Nearly 121 million women and adolescent girls in India use on average eight sanitary napkins per menstrual cycle. That translates to 1 million pads generated monthly, which then results in 12 billion pads produced and disposed, annually in India alone. As the use of sanitary pads increases, so does the amount of sanitary waste generated. The primary concern, for now, is how these pads are disposed and their impact on the environment. In such a situation, alternatives to sanitary napkins such as menstrual cups and tampons should be encouraged and the best way to do so is to advertise them.
Although alternatives to sanitary napkins such as tampons, menstrual cups and cloth pads do exist, they are usually available online but are not advertised on televisions. Access to such products is limited to the urban centric people who have enough money to pay both the amount as well as delivery charges for the products. For menstruators residing in rural areas, there are almost no options. Even sanitary napkins are not available in most rural areas.
If eco-friendly alternatives to sanitary napkins are not advertised, how will one know about it?
One of the possible reasons as to why they are not advertised is that they are more expensive than sanitary napkins. Another reason are the myths that surround around these products. Many believe that using these products would lead to loss of ‘virginity’ as these products need to be inserted into the vagina. These myths are not true. Prevalent notions and deep rooted bias against these products prevent advertisement companies from advertising them. Thus, advertisement agencies in India, instead of trying to change the ongoing narrative, choose to continue advertising sanitary napkins as the ‘only’ alternative for one’s menstrual cycle.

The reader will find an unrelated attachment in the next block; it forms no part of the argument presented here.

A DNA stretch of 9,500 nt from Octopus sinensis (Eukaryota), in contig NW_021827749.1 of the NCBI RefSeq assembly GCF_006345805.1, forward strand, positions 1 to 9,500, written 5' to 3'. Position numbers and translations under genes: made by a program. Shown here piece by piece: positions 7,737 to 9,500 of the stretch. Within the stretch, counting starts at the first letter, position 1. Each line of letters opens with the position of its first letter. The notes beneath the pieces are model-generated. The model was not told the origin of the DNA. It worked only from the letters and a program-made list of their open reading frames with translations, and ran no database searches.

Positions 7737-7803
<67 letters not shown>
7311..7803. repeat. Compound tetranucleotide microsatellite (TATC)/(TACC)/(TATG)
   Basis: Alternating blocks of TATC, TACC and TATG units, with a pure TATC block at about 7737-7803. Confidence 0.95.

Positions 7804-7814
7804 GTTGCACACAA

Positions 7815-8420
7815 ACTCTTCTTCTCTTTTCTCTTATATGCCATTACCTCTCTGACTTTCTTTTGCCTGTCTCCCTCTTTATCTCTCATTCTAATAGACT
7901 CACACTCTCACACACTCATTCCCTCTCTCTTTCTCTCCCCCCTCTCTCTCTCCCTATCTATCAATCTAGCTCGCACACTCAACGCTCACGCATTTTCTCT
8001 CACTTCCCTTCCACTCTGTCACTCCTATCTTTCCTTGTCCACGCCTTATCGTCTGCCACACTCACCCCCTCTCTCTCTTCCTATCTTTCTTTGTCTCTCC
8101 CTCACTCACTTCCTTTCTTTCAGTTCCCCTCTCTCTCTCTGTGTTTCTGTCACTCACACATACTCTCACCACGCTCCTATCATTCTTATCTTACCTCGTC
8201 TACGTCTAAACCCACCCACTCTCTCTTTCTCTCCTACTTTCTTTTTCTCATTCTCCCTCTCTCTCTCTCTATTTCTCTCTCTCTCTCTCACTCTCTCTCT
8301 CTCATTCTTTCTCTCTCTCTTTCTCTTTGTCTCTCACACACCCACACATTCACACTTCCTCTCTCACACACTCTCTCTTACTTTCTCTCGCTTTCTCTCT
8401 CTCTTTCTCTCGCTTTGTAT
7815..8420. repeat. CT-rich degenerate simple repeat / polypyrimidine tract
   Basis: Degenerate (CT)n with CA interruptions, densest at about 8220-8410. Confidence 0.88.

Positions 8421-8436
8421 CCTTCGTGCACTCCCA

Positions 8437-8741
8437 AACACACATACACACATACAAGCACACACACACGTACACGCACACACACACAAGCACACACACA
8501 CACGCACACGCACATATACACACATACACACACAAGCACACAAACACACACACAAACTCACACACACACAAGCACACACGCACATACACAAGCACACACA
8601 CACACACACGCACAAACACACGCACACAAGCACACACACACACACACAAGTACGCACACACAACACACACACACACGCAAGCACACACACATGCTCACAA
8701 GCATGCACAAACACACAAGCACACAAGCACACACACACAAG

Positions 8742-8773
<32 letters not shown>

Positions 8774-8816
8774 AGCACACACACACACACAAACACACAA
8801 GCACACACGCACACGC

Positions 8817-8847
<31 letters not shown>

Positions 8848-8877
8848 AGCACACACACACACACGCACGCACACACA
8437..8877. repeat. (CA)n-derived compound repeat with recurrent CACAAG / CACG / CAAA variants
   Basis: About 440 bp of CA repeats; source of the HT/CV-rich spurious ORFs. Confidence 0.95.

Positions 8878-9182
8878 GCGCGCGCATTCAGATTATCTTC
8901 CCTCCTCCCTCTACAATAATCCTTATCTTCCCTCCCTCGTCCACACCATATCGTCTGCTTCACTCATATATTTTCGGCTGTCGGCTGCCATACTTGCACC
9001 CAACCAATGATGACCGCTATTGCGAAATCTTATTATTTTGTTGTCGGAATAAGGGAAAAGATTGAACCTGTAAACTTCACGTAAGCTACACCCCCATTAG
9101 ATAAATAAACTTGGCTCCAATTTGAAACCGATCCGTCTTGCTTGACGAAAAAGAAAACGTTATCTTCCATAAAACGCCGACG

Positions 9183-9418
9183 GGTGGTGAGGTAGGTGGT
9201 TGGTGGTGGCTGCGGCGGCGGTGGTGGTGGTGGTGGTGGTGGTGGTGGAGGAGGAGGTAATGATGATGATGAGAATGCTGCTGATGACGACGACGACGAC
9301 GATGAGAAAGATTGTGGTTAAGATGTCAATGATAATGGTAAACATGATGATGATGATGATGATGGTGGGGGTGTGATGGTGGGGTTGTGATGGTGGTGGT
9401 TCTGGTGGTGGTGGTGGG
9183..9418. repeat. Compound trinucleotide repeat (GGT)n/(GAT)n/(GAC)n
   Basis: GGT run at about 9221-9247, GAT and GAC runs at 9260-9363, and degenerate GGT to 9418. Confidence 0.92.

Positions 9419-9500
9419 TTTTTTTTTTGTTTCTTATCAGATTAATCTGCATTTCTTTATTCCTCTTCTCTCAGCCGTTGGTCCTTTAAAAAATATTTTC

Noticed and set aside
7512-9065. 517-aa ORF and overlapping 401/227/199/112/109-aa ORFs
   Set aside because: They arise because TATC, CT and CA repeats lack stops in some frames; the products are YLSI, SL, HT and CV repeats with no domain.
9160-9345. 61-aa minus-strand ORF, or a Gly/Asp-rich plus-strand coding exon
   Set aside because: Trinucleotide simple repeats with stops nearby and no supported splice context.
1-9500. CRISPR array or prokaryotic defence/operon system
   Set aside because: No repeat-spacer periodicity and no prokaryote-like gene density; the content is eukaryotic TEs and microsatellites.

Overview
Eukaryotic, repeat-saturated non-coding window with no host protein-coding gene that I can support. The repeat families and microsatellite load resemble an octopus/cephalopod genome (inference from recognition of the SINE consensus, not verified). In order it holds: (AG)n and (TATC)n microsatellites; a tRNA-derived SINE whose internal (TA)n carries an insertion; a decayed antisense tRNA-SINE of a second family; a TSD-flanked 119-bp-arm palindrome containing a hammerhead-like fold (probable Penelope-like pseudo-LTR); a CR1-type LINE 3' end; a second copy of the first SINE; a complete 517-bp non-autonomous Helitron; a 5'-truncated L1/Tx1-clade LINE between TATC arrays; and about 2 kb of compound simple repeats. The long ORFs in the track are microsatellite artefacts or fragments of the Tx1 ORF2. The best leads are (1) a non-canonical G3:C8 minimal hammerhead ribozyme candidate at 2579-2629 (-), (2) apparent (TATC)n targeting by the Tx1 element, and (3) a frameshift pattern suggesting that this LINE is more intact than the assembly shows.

To conclude, we can say that we have progressed a lot in terms of at least acknowledging that menstruation exists. Previously, too many attempts were made to hide it. It is not that attempts to hide menstruation have disappeared, but at least we have progressed to the extent that we can engage in discourses around menstruation.
However, we need to be more inclusive towards our approach to the subject of menstruation. We need to encourage more dialogues that will lead to breaking the stigmas associated around menstruation. Our advertisements too need to be more progressive and inclusive. We should not continue to show misleading advertisements. We do not realise, but advertisements do affect us more than we can think of. It inculcates wrong notions in the minds of children and people in general.
There is an urgent need to restructure our advertisements! Perhaps, this step could be taken by you. So next time, when you see an advertisement of a sanitary napkin brand, instead of just changing the channel or putting it on mute, engage in a small conversation with your family about the advertisement and then perhaps you can tell them more about the advertisement and what needs to be changed.
Small steps taken will one day lead to the final destination of a gender equal world.
Featured Image Source: Clue App